The Frontal Cortex

Chimps Are More Rational

Or at least they play the ultimatum game more rationally than humans:

German researchers have demonstrated chimpanzees make choices that protect their self-interest more consistently than do humans.

Researchers from the Max Planck Institute of Evolutionary Anthropology in Leipzig studied the chimp’s choices by using an economic game with two players. In the game, a human or chimpanzee who receives something of value can offer to share it with another.

If the proposed share is rejected, neither player gets anything.

Humans typically make offers close to 50 percent of the reward. They also reject as unfair offers of significantly less than half of the reward, even though this choice means they get nothing.

The study, however, showed chimpanzees reliably made offers of substantially less than 50 percent, and accepted offers of any size, no matter how small.

The researchers concluded chimpanzees do not show a willingness to make fair offers and reject unfair ones. In this way, they protect their self interest and are unwilling to pay a cost to punish someone they perceive as unfair.

Here’s the Science paper. I think it will be interesting to disentangle two different variables which might be at work here. The first variable is theory of mind (TOM). The authors conclude that the lack of “other-regarding preferences,” the inability to simulate the mind of another chimp, is partly responsible for the rational behavior of the primates. Further evidence for this line of argument comes from studies of autistic adults playing the ultimatum game, who also act like rational maximizers.

The second variable is what we’ll call “the fairness instinct”. People have a strong aversion to inequitable outcomes. The authors of this study argue that chimps might have a lessened aversion to acts of unfairness. But there are several other studies which have concluded that the fairness instinct is a basic element of primate morality. Consider this experiment from Franz Waals and Sarah Brosnan, who trained brown capuchin monkeys to give them pebbles in exchange for cucumbers. Almost overnight, a capuchin economy developed, with hungry monkeys harvesting small stones. But the marketplace was disrupted when the scientists got mischievous: instead of giving every monkey a cucumber in exchange for pebbles, they started giving some monkeys a tasty grape instead. (Monkeys prefer grapes to cucumbers.) After witnessing this injustice, the monkeys who only received cucumbers went on strike. Some started throwing their cucumbers at the scientists; the vast majority just stopped collecting pebbles. The capuchin economy ground to a halt. The monkeys were willing to forfeit cheap food simply to register their rage at the arbitrary pay scale.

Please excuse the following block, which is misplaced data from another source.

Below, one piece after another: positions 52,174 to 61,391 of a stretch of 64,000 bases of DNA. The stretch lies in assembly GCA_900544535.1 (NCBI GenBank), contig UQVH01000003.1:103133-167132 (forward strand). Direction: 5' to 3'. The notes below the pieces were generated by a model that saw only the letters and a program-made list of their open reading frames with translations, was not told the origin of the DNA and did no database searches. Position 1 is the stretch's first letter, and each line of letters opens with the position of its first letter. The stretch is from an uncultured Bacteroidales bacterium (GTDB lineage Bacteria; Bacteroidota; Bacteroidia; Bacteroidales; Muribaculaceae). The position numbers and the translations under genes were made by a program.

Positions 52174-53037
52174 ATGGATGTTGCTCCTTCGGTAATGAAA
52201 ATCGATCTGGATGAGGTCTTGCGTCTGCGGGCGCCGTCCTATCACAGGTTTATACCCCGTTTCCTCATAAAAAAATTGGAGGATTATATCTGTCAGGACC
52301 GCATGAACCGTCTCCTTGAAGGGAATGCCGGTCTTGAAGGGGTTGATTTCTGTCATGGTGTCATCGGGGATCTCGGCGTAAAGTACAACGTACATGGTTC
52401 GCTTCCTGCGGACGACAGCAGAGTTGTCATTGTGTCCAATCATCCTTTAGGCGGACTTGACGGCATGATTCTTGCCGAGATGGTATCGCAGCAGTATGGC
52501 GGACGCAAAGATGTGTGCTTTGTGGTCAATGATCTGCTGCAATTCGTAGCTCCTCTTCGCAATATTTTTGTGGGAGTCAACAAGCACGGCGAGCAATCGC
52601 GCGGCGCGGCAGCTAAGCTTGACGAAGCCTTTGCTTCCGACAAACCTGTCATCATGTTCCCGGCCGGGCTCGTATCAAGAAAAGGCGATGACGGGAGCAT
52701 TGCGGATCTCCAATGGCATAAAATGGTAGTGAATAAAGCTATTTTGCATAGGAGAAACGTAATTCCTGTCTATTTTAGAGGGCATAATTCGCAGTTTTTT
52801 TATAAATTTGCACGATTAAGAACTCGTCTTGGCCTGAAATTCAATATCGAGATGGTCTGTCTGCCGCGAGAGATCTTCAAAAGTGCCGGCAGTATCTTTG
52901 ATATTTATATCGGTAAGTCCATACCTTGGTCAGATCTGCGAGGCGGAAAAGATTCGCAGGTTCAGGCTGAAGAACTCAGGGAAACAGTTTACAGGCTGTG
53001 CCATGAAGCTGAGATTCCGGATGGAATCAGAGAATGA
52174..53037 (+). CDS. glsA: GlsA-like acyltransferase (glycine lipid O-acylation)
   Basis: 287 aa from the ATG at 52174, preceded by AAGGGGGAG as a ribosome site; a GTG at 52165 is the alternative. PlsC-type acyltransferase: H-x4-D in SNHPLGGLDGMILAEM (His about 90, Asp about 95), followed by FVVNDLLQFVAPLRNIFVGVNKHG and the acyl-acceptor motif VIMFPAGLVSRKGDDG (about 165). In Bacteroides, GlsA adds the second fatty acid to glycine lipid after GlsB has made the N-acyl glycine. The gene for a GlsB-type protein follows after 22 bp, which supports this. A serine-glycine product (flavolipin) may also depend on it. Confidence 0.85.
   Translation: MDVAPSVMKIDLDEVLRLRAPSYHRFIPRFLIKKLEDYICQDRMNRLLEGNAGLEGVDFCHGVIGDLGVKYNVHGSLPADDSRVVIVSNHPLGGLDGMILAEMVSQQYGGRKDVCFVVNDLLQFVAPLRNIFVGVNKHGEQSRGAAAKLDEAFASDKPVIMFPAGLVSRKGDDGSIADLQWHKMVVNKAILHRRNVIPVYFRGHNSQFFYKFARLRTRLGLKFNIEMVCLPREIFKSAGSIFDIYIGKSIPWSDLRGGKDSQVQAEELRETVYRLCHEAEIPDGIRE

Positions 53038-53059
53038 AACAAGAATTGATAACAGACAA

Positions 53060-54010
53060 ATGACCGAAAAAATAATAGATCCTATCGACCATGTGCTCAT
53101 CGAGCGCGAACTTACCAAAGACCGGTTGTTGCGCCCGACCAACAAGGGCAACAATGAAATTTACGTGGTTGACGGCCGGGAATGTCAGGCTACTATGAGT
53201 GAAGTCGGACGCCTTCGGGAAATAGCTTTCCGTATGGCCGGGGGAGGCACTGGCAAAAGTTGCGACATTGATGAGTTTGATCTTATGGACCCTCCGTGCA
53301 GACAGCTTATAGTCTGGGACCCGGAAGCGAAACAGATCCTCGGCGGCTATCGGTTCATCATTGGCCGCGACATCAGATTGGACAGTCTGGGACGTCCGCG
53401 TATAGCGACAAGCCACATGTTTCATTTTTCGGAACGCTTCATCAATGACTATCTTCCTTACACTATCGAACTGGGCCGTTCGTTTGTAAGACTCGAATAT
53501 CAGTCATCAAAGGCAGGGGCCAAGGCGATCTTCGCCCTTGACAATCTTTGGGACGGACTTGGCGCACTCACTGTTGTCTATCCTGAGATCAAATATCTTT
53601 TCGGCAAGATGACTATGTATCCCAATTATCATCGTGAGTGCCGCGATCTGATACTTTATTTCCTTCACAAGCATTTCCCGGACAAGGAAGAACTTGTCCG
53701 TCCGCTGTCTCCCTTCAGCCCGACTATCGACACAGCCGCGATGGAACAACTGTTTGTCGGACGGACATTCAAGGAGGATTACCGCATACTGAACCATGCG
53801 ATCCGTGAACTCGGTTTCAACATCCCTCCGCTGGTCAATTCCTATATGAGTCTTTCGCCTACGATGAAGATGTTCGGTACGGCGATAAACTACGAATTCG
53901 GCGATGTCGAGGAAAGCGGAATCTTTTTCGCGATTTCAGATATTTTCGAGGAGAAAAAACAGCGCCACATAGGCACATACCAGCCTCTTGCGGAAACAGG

This labor unrest among monkeys illuminates our innate sense of fairness. It’s not that the primates demanded equality – some capuchins collected many more pebbles than others, and that never created a problem – it’s that they couldn’t stand when the inequality was a result of injustice. Humans act the same way. When proposers do something to deserve their riches – like score high on a trivia quiz – nobody complains. But when they get rewarded for no reason and then refuse to fairly distribute their reward, people get furious.

The obvious answer is that both variables (TOM and the fairness instinct) are at work when people play the ultimatum game. My guess is that TOM simply extends the fairness instinct and allows us to anticipate how other people will respond to unfair offers. Because we can simulate their mind, we know the unfair offer will make them angry, and so we make a fair offer.

Comments

  1. #1 Ted
    October 10, 2007

    Jonah, Your post and this study begs a question I’ve been pondering in regard to the research on autism and other developmental disabilities that I’m involved in as to whether the TOM piece of the equation is always necessarily a deficit. Might it not be a branch of our species that has evolved that more single mindedly defends our own interests? I sometimes look at the central coherence theory of autism the same way. Mightn’t it be a useful deviation in our varied gene pool if everyone were not expected to excel in the same way and if this difference were well applied? The joke about the apparent rise in diagnoses of Asperger’s these days is that 40 years ago we just called them all ‘engineers.’
    Not to trivialize the misfortune of those whose TOM or central coherence differences can be accompanied by mental retardation, severe language problems, sensory difficulties and many other symptoms. These deviations may have their uses when not part of a more crippling collection of symptoms which we group under one diagnosis today, but which could one day be re-defined as co-morbidities.
    Interesting post, as usual. BTW, I’m enjoying your book.

  2. #2 amybuilds
    October 10, 2007

    I wonder how the “fairness instinct” develops in primates and humans. At what age does it appear? How is it’s development affected by environment? In my observation the “fairness instinct” is stronger in some and weaker in others. There are always those who are willing “to cut off their nose to spite their face” and others who are more tolerant of inequity. What causes the spectrum? I wonder how an environment of scarcity might skew the results of the ultimatum game.

  3. #3 Sandeep Gautam
    October 11, 2007

    Amybuilds, the sense/instinct of fairness may be partly genetic. I review a new study in my blogpost “fairness in your genes” http://the-mouse-trap.blogspot.com/2007/10/fairness-in-your-genes.html regarding the same . although environmental factors would also be at work, but much of the variation can be explained by genetics.

    Johan, great article as usual. I had completely missed upon the ToM angle, when I first read about this study.

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